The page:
Margo Stever's first collection of poetry, Frozen Spring (2002), was the winner of the Mid-List Press First Series Award for Poetry. Her chapbook, Reading the Night Sky, won the 1996 Riverstone Poetry Chapbook Competition. Her poems have appeared in The Webster Review, the New England Review, the Connecticut Review, Poet Lore, West Branch, the Seattle Review, No More Masks (first edition), and elsewhere. She has edited Imperiled Landscapes, Endangered Legends, Rizzoli International Publications (1997) and Voices from the River, Slapering Hol Press, (1990). Her book reviews have appeared in the Minnesota Review, Rain Taxi Review, and CAYX. She is the founder and current Board Member of The Hudson Valley Writers' Center. She is also the founding editor of the Slapering Hol Press.
Raleigh Thompson is a songwriter, composer, poet, and artist. Her publications include work in Three Mile Harbor. A sample of her music can be heard on CD BABY.
Melinda Thomsen teaches Vocational ESL at LaGuardia Community College in Queens, NY. Her poetry has been published or is forthcoming in Alimentum, Poetry East, New York Quarterly, Home Planet News, Elysian Fields Quarterly, Rattle, Main Street Rag, Spitball and the anthology Blues for Bill: A Tribute to William Matthews. She was a semi-finalist in the 2004 "Discovery"/ The Nation poetry contest and a finalist for the 2006 Prague Summer Program Pavel Srut Poetry Fellowship.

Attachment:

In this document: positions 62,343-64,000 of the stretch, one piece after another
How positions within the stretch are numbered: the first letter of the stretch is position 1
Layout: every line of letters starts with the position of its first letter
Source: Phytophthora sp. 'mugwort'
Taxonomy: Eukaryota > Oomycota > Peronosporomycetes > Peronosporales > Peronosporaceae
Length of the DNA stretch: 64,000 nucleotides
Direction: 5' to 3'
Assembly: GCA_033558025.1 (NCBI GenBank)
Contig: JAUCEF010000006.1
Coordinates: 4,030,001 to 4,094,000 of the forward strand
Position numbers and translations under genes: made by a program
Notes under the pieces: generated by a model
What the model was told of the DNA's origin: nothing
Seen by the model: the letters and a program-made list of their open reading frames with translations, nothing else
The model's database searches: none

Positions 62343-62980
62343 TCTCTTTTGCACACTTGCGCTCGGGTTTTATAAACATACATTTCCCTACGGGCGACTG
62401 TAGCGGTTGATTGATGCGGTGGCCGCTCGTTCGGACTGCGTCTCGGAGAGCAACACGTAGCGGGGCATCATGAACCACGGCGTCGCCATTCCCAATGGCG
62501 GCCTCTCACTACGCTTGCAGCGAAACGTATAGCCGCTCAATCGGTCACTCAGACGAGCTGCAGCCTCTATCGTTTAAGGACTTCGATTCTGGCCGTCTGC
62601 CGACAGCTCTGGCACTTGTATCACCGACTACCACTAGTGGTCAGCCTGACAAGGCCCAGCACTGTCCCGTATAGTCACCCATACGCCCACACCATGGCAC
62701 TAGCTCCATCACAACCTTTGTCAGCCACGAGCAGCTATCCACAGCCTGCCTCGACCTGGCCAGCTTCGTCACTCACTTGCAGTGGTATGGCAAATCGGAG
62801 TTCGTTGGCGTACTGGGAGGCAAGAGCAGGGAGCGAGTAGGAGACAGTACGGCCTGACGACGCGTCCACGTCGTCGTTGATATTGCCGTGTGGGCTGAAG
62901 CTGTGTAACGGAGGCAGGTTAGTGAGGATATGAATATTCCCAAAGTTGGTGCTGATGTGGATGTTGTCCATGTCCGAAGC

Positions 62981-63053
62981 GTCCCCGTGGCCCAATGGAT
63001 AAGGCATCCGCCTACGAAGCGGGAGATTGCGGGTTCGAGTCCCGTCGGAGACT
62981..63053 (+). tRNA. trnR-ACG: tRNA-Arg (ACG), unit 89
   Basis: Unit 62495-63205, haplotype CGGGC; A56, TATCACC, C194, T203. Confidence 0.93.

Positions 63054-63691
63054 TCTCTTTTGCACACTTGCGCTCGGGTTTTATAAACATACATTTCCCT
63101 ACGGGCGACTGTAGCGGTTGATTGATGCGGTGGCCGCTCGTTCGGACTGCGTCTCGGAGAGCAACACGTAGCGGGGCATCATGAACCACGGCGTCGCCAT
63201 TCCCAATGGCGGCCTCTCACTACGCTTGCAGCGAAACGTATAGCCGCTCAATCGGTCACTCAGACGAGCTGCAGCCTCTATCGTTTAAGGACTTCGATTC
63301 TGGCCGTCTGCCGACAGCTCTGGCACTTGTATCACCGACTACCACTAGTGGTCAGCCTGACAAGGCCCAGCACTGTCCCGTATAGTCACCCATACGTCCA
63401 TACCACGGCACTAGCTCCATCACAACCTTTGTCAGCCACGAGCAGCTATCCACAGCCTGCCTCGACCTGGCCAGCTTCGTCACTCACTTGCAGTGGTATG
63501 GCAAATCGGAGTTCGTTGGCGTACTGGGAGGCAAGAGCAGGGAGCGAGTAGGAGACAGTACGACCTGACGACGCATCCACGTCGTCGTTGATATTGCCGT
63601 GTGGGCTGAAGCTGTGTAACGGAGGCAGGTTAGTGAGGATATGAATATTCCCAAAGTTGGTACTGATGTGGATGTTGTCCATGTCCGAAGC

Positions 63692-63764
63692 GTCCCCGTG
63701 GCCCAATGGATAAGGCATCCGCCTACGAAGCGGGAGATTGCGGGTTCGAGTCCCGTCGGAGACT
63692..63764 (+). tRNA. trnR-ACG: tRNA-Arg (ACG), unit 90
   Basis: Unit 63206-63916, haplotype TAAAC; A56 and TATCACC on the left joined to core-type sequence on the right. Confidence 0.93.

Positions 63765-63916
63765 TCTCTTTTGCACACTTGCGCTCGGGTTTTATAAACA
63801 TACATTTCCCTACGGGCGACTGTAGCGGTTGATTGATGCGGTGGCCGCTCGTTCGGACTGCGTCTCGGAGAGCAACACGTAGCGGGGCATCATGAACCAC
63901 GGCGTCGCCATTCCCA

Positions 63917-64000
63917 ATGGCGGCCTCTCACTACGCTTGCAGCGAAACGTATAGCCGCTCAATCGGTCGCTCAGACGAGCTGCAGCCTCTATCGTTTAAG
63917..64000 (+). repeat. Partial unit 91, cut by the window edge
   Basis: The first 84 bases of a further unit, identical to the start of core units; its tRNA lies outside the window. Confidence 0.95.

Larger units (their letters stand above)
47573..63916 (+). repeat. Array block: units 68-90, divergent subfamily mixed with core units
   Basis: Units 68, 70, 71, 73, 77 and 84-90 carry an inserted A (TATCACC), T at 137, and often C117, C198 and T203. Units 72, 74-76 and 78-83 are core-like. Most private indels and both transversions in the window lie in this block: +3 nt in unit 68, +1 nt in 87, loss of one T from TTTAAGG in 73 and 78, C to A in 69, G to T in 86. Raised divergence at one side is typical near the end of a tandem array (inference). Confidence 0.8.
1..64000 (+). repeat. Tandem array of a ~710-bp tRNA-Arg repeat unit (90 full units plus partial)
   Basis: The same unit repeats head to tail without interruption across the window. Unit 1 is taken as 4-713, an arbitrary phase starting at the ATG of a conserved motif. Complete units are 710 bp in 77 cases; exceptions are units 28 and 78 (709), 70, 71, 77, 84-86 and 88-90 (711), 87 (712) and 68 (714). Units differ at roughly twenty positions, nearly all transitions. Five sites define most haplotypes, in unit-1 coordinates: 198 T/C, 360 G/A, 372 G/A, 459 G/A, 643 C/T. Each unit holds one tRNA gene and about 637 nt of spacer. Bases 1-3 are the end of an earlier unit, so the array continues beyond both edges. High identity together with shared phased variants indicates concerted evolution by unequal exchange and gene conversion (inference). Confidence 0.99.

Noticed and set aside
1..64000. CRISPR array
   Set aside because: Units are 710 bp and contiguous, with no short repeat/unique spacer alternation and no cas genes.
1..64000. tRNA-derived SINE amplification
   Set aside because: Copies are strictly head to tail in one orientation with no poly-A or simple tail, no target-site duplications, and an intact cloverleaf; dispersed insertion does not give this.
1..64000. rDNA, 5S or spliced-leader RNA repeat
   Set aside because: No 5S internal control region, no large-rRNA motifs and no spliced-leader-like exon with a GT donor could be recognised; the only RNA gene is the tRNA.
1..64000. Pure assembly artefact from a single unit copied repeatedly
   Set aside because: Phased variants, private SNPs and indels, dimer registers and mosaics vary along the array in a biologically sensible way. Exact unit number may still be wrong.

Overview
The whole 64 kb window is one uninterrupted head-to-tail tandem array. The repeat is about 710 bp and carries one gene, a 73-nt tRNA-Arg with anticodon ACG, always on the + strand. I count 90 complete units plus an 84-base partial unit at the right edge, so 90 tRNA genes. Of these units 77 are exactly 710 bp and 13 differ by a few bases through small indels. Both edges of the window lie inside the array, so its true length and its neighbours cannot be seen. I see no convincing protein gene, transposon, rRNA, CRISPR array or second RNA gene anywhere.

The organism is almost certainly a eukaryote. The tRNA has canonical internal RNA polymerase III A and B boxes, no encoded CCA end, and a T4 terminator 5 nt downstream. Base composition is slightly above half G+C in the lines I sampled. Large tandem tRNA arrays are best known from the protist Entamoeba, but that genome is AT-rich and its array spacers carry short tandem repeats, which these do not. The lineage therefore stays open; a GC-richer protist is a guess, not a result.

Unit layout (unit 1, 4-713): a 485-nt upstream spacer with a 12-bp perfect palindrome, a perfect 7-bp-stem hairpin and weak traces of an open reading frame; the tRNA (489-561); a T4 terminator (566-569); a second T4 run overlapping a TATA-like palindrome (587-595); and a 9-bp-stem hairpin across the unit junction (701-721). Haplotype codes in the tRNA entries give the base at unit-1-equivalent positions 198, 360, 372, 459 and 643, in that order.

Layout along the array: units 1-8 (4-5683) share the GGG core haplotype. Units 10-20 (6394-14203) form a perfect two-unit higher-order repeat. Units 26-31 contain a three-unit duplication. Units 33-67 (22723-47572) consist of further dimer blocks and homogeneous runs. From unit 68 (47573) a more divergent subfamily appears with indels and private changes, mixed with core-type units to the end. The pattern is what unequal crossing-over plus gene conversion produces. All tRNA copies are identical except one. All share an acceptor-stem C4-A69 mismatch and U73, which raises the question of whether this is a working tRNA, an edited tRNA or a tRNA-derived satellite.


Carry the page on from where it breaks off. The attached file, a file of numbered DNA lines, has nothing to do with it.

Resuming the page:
Angelo Verga's poems have appeared in Rattle, Manhattan Review, Massachusetts Review, New Orleans Poetry Forum, Blue Mesa Review, Saint Ann's Review, Paterson Literary Review, New York Quarterly, The Temple, Connecticut Poetry Review, Barrow Street, Heliotrope, and numerous other journals. A Hurricane Is (Jane Street Press, 2003) is currently in a third printing. His most recent collection, 33 New York City Poems (2005) is published by Booklyn. He curates @ 325 literary readings per year at the seminal Cornelia Street Cafe, & elsewhere. Angelo Verga: poet, teacher, editor, curator of literary events, is currently engaged in "deep research" for his sixth collection, a book of love poems.